But the story of GE and Mexico is about more than lost U.S. jobs. Since 2006, GE has struck deals to sell Mexican companies $350 million worth of turbines built in Houston, 100 locomotives made in Erie, Pa., and scores of aircraft engines. GE Capital has amassed $10 billion in real estate, corporate loans, mortgages, and other assets south of the border. This is what a free-trade deal is intended to achieve. Mexico specializes in industries where its cheap labor gives it an edge, and it imports U.S. goods requiring advanced technology and major capital investment. Some U.S. workers lose jobs, but new ones are created in services and heavy manufacturing. “Nafta has been an unqualified success,” says Rafael Diaz-Granados, CEO of GE’s Mexico operations. “It helped turn GE from a very America-centered company into a much more global one.”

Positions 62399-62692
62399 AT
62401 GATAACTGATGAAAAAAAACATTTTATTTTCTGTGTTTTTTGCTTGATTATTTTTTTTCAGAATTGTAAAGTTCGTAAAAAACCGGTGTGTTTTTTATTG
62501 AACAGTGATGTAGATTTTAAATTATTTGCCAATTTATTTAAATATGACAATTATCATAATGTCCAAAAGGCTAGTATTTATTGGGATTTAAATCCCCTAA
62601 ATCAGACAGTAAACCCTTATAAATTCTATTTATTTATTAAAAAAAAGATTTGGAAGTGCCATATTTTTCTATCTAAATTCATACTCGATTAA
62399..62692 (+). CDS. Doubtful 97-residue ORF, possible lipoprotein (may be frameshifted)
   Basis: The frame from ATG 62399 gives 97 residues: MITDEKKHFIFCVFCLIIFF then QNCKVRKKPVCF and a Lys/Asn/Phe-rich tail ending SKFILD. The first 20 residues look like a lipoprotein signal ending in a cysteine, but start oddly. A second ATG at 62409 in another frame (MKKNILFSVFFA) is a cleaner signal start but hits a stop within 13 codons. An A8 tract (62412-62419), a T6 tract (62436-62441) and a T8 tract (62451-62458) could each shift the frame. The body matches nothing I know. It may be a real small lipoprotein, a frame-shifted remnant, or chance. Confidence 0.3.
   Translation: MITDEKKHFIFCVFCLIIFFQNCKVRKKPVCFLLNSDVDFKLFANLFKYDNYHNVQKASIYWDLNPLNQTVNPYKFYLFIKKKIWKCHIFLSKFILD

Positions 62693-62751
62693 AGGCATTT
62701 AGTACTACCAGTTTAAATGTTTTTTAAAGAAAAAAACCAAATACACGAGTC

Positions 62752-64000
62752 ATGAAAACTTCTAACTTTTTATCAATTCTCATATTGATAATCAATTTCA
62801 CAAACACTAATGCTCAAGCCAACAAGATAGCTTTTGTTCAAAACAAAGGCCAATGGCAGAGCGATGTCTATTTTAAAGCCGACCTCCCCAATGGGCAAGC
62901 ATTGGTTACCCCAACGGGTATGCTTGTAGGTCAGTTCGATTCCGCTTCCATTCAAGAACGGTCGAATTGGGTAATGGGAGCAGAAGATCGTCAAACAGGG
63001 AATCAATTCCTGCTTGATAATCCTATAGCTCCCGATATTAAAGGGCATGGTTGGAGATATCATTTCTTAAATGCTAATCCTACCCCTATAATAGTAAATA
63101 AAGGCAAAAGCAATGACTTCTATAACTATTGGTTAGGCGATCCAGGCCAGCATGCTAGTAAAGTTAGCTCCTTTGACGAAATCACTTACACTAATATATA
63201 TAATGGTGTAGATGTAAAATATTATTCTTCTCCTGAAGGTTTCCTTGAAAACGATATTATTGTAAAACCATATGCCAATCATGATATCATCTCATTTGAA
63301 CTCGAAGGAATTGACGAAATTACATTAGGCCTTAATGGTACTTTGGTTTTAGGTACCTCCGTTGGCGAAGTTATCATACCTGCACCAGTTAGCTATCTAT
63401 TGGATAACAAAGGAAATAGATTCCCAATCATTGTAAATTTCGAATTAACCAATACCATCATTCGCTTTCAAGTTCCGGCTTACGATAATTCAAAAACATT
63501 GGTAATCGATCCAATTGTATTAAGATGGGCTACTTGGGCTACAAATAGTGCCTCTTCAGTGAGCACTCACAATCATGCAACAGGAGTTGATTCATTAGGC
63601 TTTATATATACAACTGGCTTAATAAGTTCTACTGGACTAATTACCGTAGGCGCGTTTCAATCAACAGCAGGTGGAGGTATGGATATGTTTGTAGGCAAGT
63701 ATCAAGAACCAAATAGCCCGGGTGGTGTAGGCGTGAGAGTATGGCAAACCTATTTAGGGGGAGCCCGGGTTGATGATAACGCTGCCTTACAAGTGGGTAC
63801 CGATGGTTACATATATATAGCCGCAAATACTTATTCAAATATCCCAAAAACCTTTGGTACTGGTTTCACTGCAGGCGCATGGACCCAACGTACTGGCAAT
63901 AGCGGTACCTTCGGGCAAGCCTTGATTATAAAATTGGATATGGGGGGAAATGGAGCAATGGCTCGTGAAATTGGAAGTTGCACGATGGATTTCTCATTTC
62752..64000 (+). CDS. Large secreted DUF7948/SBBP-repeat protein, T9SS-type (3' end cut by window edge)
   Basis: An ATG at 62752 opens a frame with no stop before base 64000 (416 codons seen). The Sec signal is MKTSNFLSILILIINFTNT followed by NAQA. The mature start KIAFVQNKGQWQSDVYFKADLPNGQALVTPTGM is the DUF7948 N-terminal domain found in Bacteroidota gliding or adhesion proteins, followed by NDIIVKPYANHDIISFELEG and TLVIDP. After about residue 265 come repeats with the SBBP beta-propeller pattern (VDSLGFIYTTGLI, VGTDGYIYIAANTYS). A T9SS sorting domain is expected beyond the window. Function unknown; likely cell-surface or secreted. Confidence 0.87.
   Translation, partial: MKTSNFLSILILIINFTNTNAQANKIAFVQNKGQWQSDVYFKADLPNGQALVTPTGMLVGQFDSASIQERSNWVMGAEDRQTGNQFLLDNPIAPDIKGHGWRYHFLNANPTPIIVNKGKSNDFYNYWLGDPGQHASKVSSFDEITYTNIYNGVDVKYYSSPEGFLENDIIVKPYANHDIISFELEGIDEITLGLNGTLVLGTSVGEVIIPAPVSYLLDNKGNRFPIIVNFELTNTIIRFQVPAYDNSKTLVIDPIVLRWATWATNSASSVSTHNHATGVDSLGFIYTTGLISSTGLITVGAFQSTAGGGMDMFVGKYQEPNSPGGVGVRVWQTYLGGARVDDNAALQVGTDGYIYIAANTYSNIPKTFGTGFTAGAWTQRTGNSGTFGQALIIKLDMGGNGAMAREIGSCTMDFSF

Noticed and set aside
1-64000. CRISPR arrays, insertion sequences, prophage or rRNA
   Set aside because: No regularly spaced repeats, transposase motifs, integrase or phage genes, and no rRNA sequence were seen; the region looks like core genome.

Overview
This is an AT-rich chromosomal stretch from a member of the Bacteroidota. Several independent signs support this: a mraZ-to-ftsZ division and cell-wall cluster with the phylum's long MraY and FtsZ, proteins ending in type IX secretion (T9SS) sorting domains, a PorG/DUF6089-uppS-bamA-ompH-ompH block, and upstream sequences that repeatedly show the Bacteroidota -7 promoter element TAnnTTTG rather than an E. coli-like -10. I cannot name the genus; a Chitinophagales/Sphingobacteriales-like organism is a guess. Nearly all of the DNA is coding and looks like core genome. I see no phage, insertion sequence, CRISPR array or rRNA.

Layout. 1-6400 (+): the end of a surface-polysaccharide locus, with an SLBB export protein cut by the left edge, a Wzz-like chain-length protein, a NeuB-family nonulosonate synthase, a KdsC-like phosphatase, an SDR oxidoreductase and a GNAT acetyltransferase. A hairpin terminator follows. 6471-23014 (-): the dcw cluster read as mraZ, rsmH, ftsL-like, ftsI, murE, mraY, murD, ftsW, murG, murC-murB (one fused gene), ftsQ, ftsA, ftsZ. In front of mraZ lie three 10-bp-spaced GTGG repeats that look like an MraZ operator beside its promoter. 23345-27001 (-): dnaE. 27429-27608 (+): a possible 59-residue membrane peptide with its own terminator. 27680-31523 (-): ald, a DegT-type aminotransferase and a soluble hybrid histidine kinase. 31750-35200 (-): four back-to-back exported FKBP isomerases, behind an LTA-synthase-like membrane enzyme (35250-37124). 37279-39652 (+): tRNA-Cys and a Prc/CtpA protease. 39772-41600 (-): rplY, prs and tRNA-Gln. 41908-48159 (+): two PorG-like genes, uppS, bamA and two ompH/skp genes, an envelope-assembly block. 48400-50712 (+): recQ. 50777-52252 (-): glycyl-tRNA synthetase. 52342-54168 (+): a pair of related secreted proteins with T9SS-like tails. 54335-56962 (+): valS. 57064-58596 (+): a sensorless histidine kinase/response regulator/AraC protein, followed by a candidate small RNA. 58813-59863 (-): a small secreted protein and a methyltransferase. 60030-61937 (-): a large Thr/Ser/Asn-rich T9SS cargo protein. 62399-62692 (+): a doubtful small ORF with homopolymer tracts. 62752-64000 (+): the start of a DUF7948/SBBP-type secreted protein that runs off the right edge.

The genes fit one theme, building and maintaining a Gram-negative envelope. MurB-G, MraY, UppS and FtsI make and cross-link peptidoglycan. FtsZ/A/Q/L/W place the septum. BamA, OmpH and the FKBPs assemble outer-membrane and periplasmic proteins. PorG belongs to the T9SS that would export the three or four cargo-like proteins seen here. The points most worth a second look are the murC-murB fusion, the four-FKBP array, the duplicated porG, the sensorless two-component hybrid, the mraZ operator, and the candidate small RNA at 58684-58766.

Trade now accounts for 27% of American economic output annually, compared with around 20% in 1993. Gary C. Hufbauer and Jeffrey J. Schott of Washington’s Peter G. Peterson Institute for International Economics calculate that U.S. exports to nations with which it has free-trade deals, such as Singapore and Australia, have grown far faster than with the rest of the world. “By any definition, free-trade agreements have been a plus,” contends U.S. Trade Representative Susan C. Schwab.
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